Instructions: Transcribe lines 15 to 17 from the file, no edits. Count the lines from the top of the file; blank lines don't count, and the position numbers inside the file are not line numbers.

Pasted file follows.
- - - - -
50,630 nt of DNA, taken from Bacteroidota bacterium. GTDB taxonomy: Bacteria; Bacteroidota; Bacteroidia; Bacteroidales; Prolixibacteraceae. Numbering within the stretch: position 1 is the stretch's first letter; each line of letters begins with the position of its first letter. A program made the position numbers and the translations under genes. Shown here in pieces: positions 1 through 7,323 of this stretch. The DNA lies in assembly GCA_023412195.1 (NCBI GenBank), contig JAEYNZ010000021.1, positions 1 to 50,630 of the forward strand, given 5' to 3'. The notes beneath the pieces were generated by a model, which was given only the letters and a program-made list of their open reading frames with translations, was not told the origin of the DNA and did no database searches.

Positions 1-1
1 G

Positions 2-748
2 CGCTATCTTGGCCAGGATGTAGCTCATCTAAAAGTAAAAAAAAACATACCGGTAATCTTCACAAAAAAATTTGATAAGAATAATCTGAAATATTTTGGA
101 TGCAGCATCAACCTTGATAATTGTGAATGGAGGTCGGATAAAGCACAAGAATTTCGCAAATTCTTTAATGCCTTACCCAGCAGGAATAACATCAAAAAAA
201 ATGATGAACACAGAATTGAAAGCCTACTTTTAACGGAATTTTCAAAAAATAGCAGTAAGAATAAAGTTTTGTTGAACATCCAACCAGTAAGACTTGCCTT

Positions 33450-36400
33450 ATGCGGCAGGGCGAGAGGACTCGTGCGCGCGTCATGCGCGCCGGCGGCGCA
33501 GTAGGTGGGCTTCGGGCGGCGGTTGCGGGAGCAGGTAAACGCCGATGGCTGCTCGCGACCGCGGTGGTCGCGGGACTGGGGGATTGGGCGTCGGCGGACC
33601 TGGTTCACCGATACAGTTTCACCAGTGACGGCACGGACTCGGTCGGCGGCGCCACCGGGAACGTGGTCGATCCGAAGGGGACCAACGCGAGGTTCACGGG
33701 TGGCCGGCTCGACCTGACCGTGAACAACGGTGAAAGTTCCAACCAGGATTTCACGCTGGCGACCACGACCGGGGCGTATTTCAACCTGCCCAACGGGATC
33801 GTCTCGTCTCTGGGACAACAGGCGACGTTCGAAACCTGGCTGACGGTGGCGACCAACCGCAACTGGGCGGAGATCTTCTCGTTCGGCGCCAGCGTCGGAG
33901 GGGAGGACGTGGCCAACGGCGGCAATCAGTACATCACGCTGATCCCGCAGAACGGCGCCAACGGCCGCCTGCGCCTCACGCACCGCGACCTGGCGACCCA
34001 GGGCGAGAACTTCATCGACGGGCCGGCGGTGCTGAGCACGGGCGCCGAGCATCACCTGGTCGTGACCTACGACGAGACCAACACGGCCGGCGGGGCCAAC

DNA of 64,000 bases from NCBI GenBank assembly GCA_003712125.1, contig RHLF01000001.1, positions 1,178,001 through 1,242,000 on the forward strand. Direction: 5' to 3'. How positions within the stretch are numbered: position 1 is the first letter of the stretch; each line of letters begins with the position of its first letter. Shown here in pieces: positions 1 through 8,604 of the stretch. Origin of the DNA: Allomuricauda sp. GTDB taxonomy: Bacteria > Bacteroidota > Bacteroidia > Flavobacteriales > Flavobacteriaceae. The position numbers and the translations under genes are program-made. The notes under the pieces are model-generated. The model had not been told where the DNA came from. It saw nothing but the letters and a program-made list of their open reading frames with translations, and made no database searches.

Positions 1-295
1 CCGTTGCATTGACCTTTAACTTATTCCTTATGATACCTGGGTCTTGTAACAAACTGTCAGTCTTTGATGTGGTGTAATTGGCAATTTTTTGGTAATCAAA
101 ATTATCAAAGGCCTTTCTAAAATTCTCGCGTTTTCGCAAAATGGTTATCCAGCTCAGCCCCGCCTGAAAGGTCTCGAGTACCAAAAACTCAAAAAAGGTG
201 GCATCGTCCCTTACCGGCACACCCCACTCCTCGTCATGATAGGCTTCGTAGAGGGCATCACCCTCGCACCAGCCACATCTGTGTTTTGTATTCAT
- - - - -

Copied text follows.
34001 GGGCGAGAACTTCATCGACGGGCCGGCGGTGCTGAGCACGGGCGCCGAGCATCACCTGGTCGTGACCTACGACGAGACCAACACGGCCGGCGGGGCCAAC

DNA of 64,000 bases from NCBI GenBank assembly GCA_003712125.1, contig RHLF01000001.1, positions 1,178,001 through 1,242,000 on the forward strand. Direction: 5' to 3'. How positions within the stretch are numbered: position 1 is the first letter of the stretch; each line of letters begins with the position of its first letter. Shown here in pieces: positions 1 through 8,604 of the stretch. Origin of the DNA: Allomuricauda sp. GTDB taxonomy: Bacteria > Bacteroidota > Bacteroidia > Flavobacteriales > Flavobacteriaceae. The position numbers and the translations under genes are program-made. The notes under the pieces are model-generated. The model had not been told where the DNA came from. It saw nothing but the letters and a program-made list of their open reading frames with translations, and made no database searches.

Positions 1-295